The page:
Members from the Chinese delegation provided stories of how some of their shifts were already providing positive ecological, social, and economic benefits. At the close of the conference, the Holy See presented a statement which was not a summation of the day's presentations and conversation but a diplomatic overview of the core principles. (For more on the conference and Holy See statement, go to http://www.pas.va/content/accademia/en/events/2016/cop22/final_statement.html )
Just before we adjourned for dinner, Pope Francis arrived and spoke of the scientific leadership on climate issues and the suffering he has witnessed in his travels, such as in the Philippines: "This is a human problem, it's our problem, so we should solve it. And it grows poverty and misery in the world, that's why I'm so worried about it."
That same day he tweeted:
Pope Francis ✔ @Pontifex How beautiful would it be to leave the world a better place than the way we found it. 4:30 AM - 28 Sep 2016 Retweets 19,654 Likes 39,102
When I returned that evening to the hotel to share with Mary about the day’s adventures and hear about hers, she showed me something on her phone. While snapping photos of the pope at the general audience as he moved around the crowd talking to people, especially seeking out those in the wheelchairs and with illness, Mary later discovered that she had snapped photos of the very family we had met and so admired the day before! What struck me was the pope’s intense embrace. It was exactly what he was asking from us in this conference, what he was asking all of us to do in as part of the wider circle of the family of humanity – to go out of our way to seek out those who seem most in need of affirmation, healing, and love. To use our policies and politics, our personal lives and communities to reach out beyond our comfort zones to change so we can offer the possibility of comfort, joy, and hope to those villagers in the small island nations becoming refugees because of rising tides and hurricanes; to the indigenous communities watching their rights being taken away for pipelines, oil drilling, mining, fracking, logging, and development; to the Arctic peoples witnessing the ground literally melting underneath their feet; to the youth around the globe feeling ever more dispirited with cynicism and the fear that they may not have a livable planet to grow older in …and so many more. All of these people, all children of God, are hoping that they can look to us, and we will see and embrace them and work with them for a new future. The cries of the earth are the cries of the poor.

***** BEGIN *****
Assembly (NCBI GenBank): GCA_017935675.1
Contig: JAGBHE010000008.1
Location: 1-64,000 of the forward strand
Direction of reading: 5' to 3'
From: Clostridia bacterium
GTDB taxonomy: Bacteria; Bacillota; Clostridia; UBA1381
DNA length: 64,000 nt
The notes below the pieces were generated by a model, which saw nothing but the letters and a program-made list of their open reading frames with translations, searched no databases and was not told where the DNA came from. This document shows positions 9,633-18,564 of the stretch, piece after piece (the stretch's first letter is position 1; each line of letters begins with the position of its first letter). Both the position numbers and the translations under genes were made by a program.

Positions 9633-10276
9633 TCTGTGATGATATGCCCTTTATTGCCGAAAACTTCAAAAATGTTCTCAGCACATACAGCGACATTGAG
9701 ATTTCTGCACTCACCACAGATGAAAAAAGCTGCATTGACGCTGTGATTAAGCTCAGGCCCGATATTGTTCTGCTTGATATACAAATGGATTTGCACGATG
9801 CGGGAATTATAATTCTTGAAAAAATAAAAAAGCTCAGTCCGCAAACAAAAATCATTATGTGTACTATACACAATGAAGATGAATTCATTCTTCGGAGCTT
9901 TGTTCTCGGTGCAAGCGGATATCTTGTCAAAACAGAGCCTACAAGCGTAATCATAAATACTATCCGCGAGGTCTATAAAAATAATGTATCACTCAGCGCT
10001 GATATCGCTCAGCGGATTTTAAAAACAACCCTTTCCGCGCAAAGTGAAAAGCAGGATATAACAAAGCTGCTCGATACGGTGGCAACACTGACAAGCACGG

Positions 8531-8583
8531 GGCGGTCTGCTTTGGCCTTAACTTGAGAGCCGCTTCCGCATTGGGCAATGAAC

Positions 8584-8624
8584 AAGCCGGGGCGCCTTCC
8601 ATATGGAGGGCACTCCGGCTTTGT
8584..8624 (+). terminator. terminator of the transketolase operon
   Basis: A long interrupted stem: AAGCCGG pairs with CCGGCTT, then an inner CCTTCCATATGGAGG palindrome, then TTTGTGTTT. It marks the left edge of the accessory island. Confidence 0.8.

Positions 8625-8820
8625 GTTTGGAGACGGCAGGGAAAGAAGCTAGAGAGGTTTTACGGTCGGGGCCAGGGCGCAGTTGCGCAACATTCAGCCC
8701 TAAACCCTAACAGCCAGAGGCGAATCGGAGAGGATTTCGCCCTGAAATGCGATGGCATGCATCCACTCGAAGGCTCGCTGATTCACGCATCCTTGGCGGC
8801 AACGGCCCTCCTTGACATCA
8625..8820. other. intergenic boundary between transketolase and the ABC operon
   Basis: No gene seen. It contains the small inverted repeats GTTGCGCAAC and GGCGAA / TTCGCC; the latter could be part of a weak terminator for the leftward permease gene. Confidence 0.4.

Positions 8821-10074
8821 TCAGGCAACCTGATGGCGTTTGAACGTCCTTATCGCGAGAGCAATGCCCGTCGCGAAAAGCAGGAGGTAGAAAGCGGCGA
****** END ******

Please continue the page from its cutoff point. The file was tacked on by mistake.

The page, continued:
So let us all pray together for more commitment and action at November’s climate talks at COP22 in Morocco. Just as important, let us find ways to use science and technology and sacrifice to make changes in our own personal habits, politics, communities, faith congregations, nations, technologies, energy, and paradigms. We need, as one participant stated and the pope has demonstrated, “an evolution of tenderness.”
Marybeth Lorbiecki, M.A. lives and works in Hudson, Wisconsin. Interfaith Oceans Facebook can be followed at https://www.facebook.com/interfaithoceancampaign/